Letsencrypt: A business case for DNSSEC
Letsencrypt has become a popular choice for small & medium domain owners on the Internet. The certificates are free. All you need to design & implement the infrastructure to support acquiring, renewing & revoking your SSL certificates. During the developer’s conference conference, I was explaining the ACME protocol to a number of developers in Mauritius. Something hit my mind during the presentation.
ACME was designed so that it would be a cost-effective way for people to validate their requests for a domain. If I tried to register an SSL certificate for google.mu, I should be owning the google.mu domain. Since this is not the case, such a request is rejected. ACME servers uses DNS as a possible validation step. To reduce the possibility of the DNS validation step being vulnerable, the IETF ACME draft recommends several mitigations including doing multiple DNS requests from different locations, or using DNS mitigation tricks. One of its recommended mitigations is DNSSEC.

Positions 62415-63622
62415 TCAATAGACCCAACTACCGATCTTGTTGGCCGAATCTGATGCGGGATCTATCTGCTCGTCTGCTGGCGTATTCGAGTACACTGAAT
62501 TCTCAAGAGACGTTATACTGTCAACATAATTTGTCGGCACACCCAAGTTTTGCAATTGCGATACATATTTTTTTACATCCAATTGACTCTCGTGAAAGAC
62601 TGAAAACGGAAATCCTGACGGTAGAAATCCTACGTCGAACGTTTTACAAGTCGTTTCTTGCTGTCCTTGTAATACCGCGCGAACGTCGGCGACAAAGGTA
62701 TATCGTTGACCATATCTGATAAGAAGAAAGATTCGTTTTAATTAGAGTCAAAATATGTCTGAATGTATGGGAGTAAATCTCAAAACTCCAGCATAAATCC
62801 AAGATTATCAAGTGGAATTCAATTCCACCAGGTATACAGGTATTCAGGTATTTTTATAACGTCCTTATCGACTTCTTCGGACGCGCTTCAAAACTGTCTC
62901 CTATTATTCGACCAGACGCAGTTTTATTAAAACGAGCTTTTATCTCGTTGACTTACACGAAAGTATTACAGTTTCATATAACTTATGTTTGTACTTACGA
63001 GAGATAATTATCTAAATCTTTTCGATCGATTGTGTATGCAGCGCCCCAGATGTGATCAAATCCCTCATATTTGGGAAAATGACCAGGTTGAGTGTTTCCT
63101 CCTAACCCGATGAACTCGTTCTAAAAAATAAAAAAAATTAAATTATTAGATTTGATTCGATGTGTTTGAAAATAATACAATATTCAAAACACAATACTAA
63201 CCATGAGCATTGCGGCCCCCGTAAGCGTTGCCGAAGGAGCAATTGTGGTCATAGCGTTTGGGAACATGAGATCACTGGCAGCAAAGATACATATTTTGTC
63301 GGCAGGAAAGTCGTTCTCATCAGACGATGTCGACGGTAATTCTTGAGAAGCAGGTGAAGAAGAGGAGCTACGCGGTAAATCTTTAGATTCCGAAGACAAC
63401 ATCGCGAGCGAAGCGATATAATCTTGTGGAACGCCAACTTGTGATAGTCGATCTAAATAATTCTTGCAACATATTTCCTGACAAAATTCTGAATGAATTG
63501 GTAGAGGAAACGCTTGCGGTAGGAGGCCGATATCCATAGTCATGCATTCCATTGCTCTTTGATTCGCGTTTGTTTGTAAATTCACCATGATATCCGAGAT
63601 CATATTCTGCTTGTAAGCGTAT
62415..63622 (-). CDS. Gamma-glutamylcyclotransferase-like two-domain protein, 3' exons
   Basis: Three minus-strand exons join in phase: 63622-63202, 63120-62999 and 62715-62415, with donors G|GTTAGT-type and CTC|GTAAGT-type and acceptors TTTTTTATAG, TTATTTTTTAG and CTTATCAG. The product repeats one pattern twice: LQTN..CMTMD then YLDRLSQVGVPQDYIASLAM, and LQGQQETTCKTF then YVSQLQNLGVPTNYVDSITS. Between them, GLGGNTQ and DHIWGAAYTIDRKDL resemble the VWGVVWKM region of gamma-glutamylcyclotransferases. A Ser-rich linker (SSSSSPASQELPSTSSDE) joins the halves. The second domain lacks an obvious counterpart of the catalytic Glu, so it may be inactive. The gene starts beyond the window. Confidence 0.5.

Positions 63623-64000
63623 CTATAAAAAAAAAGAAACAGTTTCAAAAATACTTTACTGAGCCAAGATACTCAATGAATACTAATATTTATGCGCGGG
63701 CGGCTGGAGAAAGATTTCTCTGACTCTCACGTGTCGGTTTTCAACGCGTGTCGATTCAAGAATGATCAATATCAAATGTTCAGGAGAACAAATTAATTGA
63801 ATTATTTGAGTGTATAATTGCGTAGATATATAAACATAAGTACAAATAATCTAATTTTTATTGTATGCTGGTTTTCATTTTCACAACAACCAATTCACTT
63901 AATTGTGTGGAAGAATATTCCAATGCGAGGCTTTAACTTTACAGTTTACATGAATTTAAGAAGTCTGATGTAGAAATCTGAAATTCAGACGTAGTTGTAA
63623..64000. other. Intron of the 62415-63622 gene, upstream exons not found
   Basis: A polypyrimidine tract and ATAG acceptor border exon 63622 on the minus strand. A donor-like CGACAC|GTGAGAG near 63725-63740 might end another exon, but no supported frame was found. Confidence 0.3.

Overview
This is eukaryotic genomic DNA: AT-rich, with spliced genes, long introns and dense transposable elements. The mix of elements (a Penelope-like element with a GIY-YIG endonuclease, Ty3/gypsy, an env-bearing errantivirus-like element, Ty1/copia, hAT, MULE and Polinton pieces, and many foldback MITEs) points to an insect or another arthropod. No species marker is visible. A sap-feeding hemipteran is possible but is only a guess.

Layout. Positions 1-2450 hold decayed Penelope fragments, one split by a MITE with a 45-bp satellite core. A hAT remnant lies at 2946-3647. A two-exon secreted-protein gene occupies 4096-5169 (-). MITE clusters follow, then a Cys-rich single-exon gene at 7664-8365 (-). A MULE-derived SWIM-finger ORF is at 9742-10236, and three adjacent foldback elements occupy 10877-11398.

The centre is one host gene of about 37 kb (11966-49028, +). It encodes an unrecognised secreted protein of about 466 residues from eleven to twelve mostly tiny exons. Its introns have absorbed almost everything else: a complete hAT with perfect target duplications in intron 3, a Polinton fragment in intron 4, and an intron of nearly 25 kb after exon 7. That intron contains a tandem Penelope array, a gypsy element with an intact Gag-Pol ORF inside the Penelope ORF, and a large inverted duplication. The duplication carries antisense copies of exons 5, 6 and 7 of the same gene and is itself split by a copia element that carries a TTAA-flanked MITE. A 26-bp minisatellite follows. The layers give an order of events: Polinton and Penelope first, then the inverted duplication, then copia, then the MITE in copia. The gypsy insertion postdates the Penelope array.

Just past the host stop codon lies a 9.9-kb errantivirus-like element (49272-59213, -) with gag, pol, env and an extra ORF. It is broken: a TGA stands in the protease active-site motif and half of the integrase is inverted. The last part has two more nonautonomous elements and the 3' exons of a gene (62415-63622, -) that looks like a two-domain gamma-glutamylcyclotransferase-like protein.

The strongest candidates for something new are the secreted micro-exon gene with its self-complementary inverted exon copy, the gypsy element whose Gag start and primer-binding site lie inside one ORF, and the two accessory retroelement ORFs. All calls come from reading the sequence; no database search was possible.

With 1 Million of SSL certificates covering approximately 2.9 millions domains, letsencrypt is one of the critical internet service that can benefit from DNSSEC validation. DNSSEC provides a cryptographically signed response, which gives higher insurance that you indeed own a domain during the ACME challenge/response validation. Domain owners might consider enabling DNSSEC on their domains to increase the security of letsencrypt in their infrastructure for ACME, as there is a return on investment in terms of security.
DANE has long been thought as the “killer app” of DNSSEC. Personally, I see letsencrypt’s strong adoption as another pathway that could lead to more individuals and organizations adopting DNSSEC to strengthen their SSL enabled services with letsencrypt. What is quite interesting here, is that the typical letsencrypt adopter is small, and DNSSEC adoption among smaller players in the internet ecosystem would be an interesting case study.
(Views are my own)